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Jay Leno, NBC, Value Depletion & Bankruptcy

Posted by Doug Davidoff

Dec 14, 2008 4:45:51 PM

A news story quotes Jeff Zucker, NBC's CEO, as questioning whether NBC could continue to program a full 22 hours per week of prime time.  Another story announces that NBC has signed Jay Leno to do a nightly show from 10-11pm (I guess that reduces NBC's need for programming to 17 hours).  Also, news came out that the Tribune company has declared bankruptcy.

Wow!  How the mighty have fallen.  I understand that there are multiple causes for this, and I certainly don't want to be guilty of throwing too simple of an explanation for such failures, but I can't help but draw the conclusion that at the heart of all of these challenges is the failure to create any relevant value.

I remember when NBC epitomized "Must See TV."  NBC used to be innovative - they brought us Cheers, The Cosby Show, LA Law, Hill Street Blues and ER.  They had the patience to allow Seinfeld to find an audience and the wherewithal to cut Hill Street Blues and LA Law when they were losing their plot.  Today, they bring us two hour specials of Celebrity Apprentice, they've allowed ER to go beyond stupid to sublime and their idea of creative programming is to let Deal or No Deal run 3 - 5 times a week.  Now, they're going to turn over their 10 o'clock hour (the hour where NBC used to be its most creative) to Jay Leno.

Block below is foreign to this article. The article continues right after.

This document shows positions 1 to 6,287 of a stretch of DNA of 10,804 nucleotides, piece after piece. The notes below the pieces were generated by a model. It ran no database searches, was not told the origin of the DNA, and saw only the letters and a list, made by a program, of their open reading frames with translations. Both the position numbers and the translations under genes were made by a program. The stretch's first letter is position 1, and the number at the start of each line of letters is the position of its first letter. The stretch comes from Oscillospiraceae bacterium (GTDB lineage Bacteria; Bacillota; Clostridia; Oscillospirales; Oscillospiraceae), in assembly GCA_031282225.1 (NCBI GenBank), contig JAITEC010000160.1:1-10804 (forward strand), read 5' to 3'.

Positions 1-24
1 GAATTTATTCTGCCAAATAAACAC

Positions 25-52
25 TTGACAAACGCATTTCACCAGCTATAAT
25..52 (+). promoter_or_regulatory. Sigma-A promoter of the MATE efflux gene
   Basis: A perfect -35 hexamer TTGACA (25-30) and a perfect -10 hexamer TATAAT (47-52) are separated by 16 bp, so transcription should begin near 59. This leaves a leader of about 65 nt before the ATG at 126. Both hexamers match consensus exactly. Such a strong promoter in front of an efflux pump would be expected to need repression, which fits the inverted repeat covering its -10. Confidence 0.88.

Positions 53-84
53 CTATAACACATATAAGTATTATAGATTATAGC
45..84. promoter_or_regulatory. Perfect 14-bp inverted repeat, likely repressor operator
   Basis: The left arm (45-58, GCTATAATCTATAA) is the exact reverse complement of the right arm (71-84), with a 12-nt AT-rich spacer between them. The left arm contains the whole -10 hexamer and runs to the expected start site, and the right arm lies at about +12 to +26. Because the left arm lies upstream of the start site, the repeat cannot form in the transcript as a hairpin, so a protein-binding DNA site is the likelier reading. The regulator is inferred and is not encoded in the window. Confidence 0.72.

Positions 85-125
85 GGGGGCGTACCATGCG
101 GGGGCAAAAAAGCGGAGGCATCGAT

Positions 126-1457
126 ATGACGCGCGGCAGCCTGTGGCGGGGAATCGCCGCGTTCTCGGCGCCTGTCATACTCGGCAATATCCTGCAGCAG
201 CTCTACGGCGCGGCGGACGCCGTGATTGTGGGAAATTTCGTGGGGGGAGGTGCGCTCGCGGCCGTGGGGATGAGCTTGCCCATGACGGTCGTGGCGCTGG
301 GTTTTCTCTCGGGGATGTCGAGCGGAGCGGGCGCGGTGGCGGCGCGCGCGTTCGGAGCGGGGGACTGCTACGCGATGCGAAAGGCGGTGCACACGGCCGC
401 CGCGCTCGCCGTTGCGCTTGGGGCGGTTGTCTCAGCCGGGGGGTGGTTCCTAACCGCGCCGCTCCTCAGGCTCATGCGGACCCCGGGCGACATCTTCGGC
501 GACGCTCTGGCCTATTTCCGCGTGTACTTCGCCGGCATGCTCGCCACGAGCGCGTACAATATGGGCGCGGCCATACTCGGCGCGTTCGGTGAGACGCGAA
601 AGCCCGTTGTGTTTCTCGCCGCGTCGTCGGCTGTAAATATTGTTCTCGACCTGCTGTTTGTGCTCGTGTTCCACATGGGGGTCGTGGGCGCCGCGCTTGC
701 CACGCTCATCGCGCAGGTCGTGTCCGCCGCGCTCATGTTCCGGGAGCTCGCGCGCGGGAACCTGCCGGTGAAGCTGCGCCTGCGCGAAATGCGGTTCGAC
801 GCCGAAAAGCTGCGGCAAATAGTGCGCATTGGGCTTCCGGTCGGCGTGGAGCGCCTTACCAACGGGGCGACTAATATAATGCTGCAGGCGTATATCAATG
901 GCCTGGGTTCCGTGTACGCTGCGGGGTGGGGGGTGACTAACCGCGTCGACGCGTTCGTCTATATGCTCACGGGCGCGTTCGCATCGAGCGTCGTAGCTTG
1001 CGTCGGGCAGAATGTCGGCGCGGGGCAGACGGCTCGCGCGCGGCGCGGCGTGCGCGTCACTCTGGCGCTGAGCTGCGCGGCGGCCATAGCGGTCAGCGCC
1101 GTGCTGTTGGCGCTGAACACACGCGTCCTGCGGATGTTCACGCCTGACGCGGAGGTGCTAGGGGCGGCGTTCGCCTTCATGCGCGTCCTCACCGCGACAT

No offense to Jay Leno (one night a week might even be very entertaining), but where's the creativity and originality?  Where's the imagination that GE brags about in their advertising?  Where's the focus on customers (viewers)?  The same can be said of the newspaper business - they've utterly failed to embrace the world the way their customers want it.

The more I read about businesses that are struggling, and the more I work with businesses that are thriving, the more I realize that if you just make sure that you solve a unique problem your customers are facing and stay focused on them, then you can bypass these things we call "recessions."  Take some positive action today and find a new problem you can begin to solve for your customers.

Topics: Performance, B2B Sales Strategy